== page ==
#PublicationDay #Extract for The Cornish Key to Happiness by Laura Briggs @rararesources @paperdollwrites #TheCornishKeytoHappiness

The Cornish Key To Happiness

Past secrets return to complicate Maisie’s future with the charming Sidney Daniels in the final installment of the Cornish romance series.

Picking up where book seven left off, Maisie’s plans to celebrate her book’s thrilling news remain on hold after Sidney has vanished from Port Hewer overnight, following a brush with his secret past. His departure leaves Maisie with a head full of questions and a heart torn in two, made even worse by the rumors flying about him through the town. Where and why has he gone? Will he ever come back again? And—foremost in Maisie’s mind—was the heartache from his younger days somehow to blame for his sudden and mysterious flight?

But when Dean convinces her that Sidney may be facing a choice that could ruin his life, Maisie must set out to find him, once again leaving behind the Cornish seaside haven of Port Hewer she’s come to think of as home, and leaving behind the answer to a secret she’s been longing to know since the beginning. Not knowing when or if she’ll return, she’s taking the biggest risk with her heart so far…and the truth she discovers waiting for her at the end of her journey will make her wonder if things can ever possibly be the same as they were before.

Questions are answered, secrets are spilled, and the biggest reveal of the series is finally unveiled as A LITTLE HOTEL IN CORNWALL reaches its exciting conclusion.

Purchase Link – https://smarturl.it/cornishroad

The Cornish Key to Happiness Cover


Thank you so much to Donna for this chance to share an extract from my latest romance read! Titled The Cornish Key to Happiness, it is the eighth and final book in my series about Maisie, an aspiring author who found inspiration working as a chambermaid at a gorgeous seaside hotel. The following scene finds Maisie, attempting to locate her boyfriend, Sidney, a charming local groundskeeper whose past secrets are threatening to come between them.

I knocked on Sidney’s shed door three times before giving up. The curtains on the other side were still closed, though it was well past eleven in the morning. The foreboding in my heart deepened, as if testing my resolve. Day two of knocking on this door, preparing to face whatever form Sidney’s pain and guilt had taken after his much-avoided past arrived gift wrapped, the manner in which I unwittingly delivered it two nights ago.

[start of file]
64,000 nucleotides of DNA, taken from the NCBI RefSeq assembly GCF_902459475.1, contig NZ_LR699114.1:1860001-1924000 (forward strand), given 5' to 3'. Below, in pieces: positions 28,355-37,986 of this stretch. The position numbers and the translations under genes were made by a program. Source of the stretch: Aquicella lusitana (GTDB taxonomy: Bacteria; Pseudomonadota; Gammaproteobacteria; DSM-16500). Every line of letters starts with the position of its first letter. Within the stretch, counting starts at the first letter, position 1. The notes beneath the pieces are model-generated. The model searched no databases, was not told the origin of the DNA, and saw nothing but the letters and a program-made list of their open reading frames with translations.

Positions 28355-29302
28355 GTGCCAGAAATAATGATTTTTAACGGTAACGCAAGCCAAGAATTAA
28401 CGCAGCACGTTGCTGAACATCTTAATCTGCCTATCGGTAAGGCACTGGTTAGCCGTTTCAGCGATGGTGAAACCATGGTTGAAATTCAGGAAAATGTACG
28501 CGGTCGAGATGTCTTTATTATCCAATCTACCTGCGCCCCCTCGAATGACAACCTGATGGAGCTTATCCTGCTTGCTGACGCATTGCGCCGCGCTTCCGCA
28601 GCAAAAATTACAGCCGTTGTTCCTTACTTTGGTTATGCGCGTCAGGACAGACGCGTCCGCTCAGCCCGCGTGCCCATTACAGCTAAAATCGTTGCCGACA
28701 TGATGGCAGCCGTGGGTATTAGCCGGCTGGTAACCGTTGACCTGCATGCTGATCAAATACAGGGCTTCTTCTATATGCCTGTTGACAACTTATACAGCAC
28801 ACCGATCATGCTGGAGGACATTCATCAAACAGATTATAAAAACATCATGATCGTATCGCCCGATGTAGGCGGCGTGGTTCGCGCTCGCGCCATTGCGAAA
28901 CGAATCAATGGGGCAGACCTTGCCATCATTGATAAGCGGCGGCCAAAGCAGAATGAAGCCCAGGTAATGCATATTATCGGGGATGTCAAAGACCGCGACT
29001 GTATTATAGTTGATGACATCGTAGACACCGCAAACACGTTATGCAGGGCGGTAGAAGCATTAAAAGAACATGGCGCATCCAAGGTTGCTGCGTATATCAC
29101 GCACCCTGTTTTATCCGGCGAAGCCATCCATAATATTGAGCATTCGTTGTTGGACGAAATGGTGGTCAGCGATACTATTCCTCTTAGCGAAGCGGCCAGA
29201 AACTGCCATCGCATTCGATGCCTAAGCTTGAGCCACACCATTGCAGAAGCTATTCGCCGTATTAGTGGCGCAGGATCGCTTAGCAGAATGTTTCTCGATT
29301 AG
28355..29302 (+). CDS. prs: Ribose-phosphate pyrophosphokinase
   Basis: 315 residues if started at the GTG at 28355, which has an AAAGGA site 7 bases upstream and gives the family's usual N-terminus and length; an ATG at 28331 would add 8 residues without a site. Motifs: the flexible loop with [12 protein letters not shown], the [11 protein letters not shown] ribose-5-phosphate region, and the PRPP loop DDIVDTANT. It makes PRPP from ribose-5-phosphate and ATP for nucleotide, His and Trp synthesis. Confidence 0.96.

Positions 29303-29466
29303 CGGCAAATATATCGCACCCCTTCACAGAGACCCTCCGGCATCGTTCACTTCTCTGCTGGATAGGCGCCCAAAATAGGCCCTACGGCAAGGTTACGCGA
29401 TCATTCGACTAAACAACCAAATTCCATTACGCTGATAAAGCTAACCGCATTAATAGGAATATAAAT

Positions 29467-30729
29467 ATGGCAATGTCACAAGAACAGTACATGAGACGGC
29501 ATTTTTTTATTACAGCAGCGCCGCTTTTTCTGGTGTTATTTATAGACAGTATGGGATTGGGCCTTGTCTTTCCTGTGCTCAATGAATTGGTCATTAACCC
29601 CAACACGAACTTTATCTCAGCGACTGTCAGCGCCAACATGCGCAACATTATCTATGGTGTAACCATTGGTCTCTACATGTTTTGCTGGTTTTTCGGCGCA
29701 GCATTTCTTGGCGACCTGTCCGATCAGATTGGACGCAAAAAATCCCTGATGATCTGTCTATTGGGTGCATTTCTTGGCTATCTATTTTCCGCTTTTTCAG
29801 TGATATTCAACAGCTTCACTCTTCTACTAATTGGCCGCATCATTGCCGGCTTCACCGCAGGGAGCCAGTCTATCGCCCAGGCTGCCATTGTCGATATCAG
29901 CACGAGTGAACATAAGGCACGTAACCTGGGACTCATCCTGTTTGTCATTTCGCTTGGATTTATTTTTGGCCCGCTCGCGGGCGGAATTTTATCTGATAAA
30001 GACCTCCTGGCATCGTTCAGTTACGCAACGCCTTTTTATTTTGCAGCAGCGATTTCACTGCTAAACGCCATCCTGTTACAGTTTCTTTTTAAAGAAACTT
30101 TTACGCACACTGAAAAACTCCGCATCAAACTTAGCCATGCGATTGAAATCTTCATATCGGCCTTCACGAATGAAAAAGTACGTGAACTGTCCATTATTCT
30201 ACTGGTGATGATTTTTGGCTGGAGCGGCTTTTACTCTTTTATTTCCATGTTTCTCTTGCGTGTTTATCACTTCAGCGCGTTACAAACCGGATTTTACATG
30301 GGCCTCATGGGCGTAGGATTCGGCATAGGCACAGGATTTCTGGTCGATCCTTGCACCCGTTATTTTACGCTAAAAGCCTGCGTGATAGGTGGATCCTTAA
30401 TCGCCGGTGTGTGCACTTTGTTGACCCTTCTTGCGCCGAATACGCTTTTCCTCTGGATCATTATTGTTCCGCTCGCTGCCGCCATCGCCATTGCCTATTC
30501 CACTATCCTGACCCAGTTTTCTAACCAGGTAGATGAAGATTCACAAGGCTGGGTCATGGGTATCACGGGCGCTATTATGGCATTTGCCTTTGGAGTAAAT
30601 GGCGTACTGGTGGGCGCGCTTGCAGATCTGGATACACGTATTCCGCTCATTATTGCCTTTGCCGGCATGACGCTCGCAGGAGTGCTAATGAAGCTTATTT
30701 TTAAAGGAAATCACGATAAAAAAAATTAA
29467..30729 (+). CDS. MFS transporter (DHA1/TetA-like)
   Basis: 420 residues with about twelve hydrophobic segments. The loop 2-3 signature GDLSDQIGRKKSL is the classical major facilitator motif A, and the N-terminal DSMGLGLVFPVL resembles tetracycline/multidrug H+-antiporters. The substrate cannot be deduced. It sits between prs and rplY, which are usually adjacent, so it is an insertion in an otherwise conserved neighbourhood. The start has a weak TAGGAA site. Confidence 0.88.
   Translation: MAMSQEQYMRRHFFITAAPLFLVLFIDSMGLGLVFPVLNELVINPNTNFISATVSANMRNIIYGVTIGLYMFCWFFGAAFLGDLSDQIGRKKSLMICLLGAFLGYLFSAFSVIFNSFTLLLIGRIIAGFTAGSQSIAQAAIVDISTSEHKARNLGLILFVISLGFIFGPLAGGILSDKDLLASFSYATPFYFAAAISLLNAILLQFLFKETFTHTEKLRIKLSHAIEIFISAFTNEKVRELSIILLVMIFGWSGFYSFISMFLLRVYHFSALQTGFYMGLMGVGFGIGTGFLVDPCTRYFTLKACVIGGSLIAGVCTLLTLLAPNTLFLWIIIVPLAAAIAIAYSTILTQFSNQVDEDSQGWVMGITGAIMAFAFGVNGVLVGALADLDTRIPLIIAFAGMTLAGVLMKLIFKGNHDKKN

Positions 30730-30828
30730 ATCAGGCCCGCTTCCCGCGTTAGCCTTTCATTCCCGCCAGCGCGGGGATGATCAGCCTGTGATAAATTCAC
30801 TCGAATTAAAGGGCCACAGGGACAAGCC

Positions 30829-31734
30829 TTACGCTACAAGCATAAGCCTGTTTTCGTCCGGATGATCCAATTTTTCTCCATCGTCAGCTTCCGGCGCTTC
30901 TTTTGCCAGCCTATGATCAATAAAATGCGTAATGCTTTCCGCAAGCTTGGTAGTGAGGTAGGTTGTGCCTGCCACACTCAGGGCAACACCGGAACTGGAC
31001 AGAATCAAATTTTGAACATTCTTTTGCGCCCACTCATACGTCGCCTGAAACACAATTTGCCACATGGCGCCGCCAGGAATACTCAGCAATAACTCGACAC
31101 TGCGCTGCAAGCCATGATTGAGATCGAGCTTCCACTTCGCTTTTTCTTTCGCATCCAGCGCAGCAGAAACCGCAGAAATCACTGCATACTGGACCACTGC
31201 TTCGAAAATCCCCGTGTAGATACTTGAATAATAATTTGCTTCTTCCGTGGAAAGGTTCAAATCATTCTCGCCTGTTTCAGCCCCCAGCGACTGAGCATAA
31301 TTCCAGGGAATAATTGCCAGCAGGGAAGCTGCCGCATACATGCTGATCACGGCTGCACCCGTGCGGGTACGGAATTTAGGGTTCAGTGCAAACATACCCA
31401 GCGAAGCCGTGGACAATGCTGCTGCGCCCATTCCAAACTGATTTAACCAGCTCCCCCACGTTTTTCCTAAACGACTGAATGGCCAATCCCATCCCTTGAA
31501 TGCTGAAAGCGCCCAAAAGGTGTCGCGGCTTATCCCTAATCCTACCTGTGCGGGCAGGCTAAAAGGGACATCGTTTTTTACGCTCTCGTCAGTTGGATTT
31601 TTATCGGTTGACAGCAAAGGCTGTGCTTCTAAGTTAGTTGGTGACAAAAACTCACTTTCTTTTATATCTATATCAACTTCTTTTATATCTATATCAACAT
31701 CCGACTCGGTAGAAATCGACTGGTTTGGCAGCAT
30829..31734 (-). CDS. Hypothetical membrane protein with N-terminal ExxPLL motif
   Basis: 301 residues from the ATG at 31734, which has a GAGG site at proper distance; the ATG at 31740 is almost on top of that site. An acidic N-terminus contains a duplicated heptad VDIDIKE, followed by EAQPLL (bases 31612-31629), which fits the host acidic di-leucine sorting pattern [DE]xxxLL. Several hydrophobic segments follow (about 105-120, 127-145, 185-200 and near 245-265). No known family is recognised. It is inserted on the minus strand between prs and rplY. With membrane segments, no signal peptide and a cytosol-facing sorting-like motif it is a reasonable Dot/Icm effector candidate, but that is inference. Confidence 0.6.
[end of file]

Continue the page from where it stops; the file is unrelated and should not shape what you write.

Day two of knocking, day two of receiving no answer.

At my feet, Kip wagged his tail anxiously, as if waiting for Sidney, too. “He isn’t hiding from us, is he?” I asked. The lightness of my tone belied what I was really feeling. Kip whined softly, then scratched an itchy ear vigorously, then continued to train his stare patiently on the door again.

The rest of the mongrel pack was still here also, so Sidney hadn’t taken any of them with him for company if he went out. But if he was hiding in there, this situation had passed from natural to ludicrous. I didn’t believe that in the least, so he must have slipped out earlier, possibly to Dean’s, or to take his motorbike up the coast. The shed was closed up, so I couldn’t see if his bike was missing as well.

I passed through the hedge gap and into the vicarage’s back garden. Mrs. Graves, housekeeper to Sidney’s sort-of boss, a vicar who didn’t mind having a groundskeeper who made many a mistake in his maintenance work — she would surely know where he was.

“He’s gone,” she said. “Gone Heaven knows where. He left a note on the door for me the day before yesterday — shocking early, it must have been. He must’ve taken the first train available.” She lifted a tin of mini cakes from the oven.

“But why?” I said. “Where?” It was tone more than her words that expressed the finality of this decision.

“Haven’t the faintest, dearie. He didn’t say. Only that he was sorry to leave the vicar in a bind, and to say that poor young man down the lane would look after the dogs. He didn’t say anything at all about coming back. What on earth I shall do with his things if he doesn’t, I haven’t the faintest notion, either.” She looked puzzled by this dilemma. “I suppose I will have to find a corner in which to keep them until he sends for them.”

I was speechless in the face of this. “But he can’t have left like this,” I said. “He wouldn’t.” Not Sidney, who was generally considerate, if sometimes a bit tardy.

“He’s left the church extension’s roof unpatched, that’s quite certain,” she answered. “He’s a good lad at heart, you know, but I always did say he’d simply be gone one of these days. I suppose it was hardly sensible to expect him to stay forever, was it?” She sighed, and I could hear her regret in it. The vicar’s housekeeper had been fond of him, even if he was sometimes a trial to her.

“No,” I answered, tasting the bitterness of this agreement. But Sidney wouldn’t leave without saying goodbye. He wouldn’t leave us wondering what happened to him. He had done just that, however, so why was a part of me resisting this fact?



The Cornish - Briggs-Author PicLaura Briggs is the author of several feel-good romance reads, including the Top 100 Amazon UK seller ‘A Wedding in Cornwall’. She has a fondness for vintage style dresses (especially ones with polka dots), and reads everything from Jane Austen to modern day mysteries. When she’s not writing, she enjoys spending time with family and friends, caring for her pets, gardening, and seeing the occasional movie or play.

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